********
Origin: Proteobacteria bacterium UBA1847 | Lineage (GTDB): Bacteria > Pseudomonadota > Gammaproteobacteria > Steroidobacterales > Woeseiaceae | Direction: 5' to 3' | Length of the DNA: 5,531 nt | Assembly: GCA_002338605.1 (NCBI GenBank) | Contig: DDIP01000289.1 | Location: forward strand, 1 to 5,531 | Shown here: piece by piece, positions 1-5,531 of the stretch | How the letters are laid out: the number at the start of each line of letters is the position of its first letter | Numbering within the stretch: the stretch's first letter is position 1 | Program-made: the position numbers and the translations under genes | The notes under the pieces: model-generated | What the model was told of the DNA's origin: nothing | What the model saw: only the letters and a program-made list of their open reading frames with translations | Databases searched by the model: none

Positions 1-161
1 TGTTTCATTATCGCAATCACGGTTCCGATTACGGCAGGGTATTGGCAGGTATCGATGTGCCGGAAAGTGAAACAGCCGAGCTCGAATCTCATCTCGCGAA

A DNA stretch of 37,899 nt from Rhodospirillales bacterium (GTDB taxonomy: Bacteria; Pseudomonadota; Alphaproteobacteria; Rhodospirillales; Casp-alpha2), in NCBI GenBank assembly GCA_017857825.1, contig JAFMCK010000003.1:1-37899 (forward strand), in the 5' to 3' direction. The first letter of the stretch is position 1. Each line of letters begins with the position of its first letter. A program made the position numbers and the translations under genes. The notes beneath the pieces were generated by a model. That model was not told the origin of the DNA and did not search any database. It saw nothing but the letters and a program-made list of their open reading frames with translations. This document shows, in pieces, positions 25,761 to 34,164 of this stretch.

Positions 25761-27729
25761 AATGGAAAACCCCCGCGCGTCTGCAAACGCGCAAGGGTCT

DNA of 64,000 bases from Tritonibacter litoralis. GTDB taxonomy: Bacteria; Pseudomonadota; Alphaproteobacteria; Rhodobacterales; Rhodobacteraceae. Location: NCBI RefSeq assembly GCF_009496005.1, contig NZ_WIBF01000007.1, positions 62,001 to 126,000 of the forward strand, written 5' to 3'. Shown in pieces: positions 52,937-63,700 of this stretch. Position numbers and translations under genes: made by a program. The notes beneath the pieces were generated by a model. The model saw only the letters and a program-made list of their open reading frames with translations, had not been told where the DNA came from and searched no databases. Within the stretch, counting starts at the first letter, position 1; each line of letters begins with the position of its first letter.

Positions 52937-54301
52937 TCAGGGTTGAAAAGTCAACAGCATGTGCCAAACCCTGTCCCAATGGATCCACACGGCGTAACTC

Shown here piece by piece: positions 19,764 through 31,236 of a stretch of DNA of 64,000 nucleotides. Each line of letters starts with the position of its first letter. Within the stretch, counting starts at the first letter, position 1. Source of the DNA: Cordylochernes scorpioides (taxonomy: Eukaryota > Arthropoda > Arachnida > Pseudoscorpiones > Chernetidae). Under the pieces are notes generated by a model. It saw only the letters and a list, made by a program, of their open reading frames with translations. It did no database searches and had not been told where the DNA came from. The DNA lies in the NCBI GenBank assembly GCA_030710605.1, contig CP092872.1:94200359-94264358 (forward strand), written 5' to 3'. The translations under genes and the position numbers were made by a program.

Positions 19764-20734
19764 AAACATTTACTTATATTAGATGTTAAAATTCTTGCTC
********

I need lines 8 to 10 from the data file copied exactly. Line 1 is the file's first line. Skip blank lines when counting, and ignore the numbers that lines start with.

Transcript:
Positions 52937-54301
52937 TCAGGGTTGAAAAGTCAACAGCATGTGCCAAACCCTGTCCCAATGGATCCACACGGCGTAACTC

Shown here piece by piece: positions 19,764 through 31,236 of a stretch of DNA of 64,000 nucleotides. Each line of letters starts with the position of its first letter. Within the stretch, counting starts at the first letter, position 1. Source of the DNA: Cordylochernes scorpioides (taxonomy: Eukaryota > Arthropoda > Arachnida > Pseudoscorpiones > Chernetidae). Under the pieces are notes generated by a model. It saw only the letters and a list, made by a program, of their open reading frames with translations. It did no database searches and had not been told where the DNA came from. The DNA lies in the NCBI GenBank assembly GCA_030710605.1, contig CP092872.1:94200359-94264358 (forward strand), written 5' to 3'. The translations under genes and the position numbers were made by a program.